Women and Careers in Japan

woman in teal dress shirt sits near wall

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“I just want to get married quickly and be a housewife.”

When I was teaching at the technical college, I used to hear this a lot from my female students. Back then, I was teaching a class of about 20 students, almost all of them women who were hoping to get a job in the airline industry. In the seven years I’ve worked there, I’ve only had three male students.

I taught them English, specifically the language one would use when speaking to non-Japanese-speaking customers. Sometimes, though, we would do conversational English. I often lead discussions about their dreams and hopes for the future, and to my shock and disappointment, I would get the above response from a third of the students.

Sigh.

In those moments, I would often feel the gulf of difference between my upbringing in the US versus their upbringing in Japan. Most of the people I know grew up in households were both parents worked. Here, I’ve seen many more women stay home to raise children and take care of the household.

But then again, I’m not really sure if this is only a cultural thing. I have definitely seen more housewives here in Japan than I have seen back in the US. On the other hand, there are lots of factors to why this is so: lack of daycare facilities, lack of job opportunities for women, and strong social support services from the government. Why bother working if you can get welfare?

On the other hand, all of my American female friends who have children are working. Either that, or they took a few months off work to raise their children–but they eventually went back to work when their maternity leave was up.

I’m not saying that being a housewife is bad. In fact, I have a healthy respect for women who are content and can actually do this. Personally, I would go crazy. Being a stay-at-home mom or a housewife is not for me. I need to be out, interacting with others and making money.

I think, because my students were still young, 18-19 year-olds, they thought that being a housewife was the easy way out. The advice I often gave to them was that they should learn a skill or a trade so that they could find a way to make money to support themselves or their families in the future. Simply relying on a man to provide for them was not going to help them in any way. Husbands can get sick–or die. Or, they can turn out to be assholes who abuse or take advantage of you.

What would you do in that situation? Find another man to support you? What would you do to support your kids if a man was not around? In most cases, you would need to go out and work. That’s were the skills and the trade come in. If you have those assets, it’s easier for you to get a job, or rather, a higher-paying job.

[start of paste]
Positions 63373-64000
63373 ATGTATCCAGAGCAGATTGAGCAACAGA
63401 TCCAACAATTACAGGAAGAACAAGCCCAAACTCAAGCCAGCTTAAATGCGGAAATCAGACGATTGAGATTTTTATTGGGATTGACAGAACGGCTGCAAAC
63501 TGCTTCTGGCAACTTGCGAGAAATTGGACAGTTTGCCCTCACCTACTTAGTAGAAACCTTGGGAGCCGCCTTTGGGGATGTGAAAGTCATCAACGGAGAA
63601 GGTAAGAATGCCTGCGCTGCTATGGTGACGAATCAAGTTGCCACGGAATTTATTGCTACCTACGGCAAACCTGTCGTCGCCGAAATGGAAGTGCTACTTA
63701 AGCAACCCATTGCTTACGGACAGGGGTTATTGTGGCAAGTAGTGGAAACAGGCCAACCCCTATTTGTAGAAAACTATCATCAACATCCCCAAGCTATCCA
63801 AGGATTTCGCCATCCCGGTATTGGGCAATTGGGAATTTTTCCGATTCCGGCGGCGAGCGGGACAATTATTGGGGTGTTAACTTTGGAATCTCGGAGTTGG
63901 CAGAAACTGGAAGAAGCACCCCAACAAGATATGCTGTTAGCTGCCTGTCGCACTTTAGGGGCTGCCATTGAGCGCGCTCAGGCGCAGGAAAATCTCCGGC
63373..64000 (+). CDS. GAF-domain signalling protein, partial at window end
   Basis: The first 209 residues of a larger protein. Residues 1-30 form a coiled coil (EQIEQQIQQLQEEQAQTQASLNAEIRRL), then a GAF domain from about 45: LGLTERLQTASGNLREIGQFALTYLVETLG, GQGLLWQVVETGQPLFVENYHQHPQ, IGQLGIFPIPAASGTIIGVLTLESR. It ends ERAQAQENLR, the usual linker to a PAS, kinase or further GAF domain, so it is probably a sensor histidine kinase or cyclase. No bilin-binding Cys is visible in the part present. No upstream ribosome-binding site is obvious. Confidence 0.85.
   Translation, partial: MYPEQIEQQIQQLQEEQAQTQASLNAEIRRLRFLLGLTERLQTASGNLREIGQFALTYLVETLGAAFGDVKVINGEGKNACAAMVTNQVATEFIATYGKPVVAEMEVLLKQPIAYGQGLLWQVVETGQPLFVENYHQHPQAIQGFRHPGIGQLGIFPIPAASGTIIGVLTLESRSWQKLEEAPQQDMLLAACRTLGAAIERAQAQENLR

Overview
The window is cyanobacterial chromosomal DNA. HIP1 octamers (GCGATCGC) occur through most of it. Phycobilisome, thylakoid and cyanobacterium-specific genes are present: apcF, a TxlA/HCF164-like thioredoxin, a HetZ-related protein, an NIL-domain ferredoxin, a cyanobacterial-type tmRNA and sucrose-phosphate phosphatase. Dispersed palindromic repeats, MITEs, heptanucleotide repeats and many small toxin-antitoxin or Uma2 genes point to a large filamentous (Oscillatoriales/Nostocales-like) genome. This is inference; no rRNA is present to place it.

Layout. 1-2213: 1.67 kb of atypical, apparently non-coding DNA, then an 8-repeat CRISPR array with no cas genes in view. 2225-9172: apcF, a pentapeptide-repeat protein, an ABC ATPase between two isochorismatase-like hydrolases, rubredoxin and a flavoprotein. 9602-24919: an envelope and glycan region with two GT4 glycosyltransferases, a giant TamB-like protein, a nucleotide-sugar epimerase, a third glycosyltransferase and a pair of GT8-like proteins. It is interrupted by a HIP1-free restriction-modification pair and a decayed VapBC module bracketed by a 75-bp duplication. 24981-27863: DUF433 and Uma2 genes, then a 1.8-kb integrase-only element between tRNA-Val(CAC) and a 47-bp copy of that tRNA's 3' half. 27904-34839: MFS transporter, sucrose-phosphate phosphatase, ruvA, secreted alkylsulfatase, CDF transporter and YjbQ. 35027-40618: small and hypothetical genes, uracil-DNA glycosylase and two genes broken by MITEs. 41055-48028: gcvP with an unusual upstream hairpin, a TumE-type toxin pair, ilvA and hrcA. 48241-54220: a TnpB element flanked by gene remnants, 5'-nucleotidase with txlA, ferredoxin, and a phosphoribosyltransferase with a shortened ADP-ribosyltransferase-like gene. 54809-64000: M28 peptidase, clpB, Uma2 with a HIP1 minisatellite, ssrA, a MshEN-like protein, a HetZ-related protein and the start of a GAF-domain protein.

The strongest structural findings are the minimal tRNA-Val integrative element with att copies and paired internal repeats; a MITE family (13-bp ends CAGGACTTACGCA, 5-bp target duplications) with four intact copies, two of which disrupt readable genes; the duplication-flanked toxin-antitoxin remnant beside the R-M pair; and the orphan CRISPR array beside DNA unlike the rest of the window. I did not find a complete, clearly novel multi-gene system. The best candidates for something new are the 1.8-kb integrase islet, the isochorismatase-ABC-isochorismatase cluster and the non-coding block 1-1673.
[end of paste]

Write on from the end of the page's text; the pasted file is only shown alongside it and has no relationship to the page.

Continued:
I wanted to share with them my situation, that I really imagined a happily-ever-after type of life for me and my husband. Sometimes, though, life throws you curveballs so you need to be ready for them.

When my husband got sick, I knew that I had to step up and take responsibility. I am lucky enough that I have a strong work ethic, that I don’t mind doing the hard work to support myself or my husband if it comes to that. I made sure that I am not completely reliant on my husband’s salary. I was earning a paycheck and saving whatever I could so that our future would not be so dark.

For my students, going to school and learning what they were learning was a good way to insure against an uncertain future. Once they graduated and gained some work experience, they could transition to better opportunities. Or, if they choose to get married and become housewives, at least they have that background–in case something causes their husbands to get sick and become unable to work. Because they’ve had the experience, they could do something to help themselves.

I think, though, the one thing that marked me different from my students was probably self my confidence. I also have a strong belief in myself that I can go out there and get a job and do it well. I’ve had this belief since I was young, and I’ve also seen many women around me, like my family and friends, who are just as educated and just as good at earning money.

I never got this sense from my female students. Because they were young and they were treated differently than the male students, I don’t think they were all confident in their abilities–which was why they thought marrying a man was their best way to happiness. Again, though, I’m basing this on conversations I’ve had in class. I wish I could have explained more that having work experience, developing a work ethic, and gaining useful skills was something every woman–actually, everyone–should do.

But, I just didn’t feel comfortable preaching to my student about all this. I understand that most young people live for the moment (YOLO) and  some of them might not have really thought about their futures and were just saying the above quote in passing. But, I have hope that these students are ambitious and will really succeed in their future careers.

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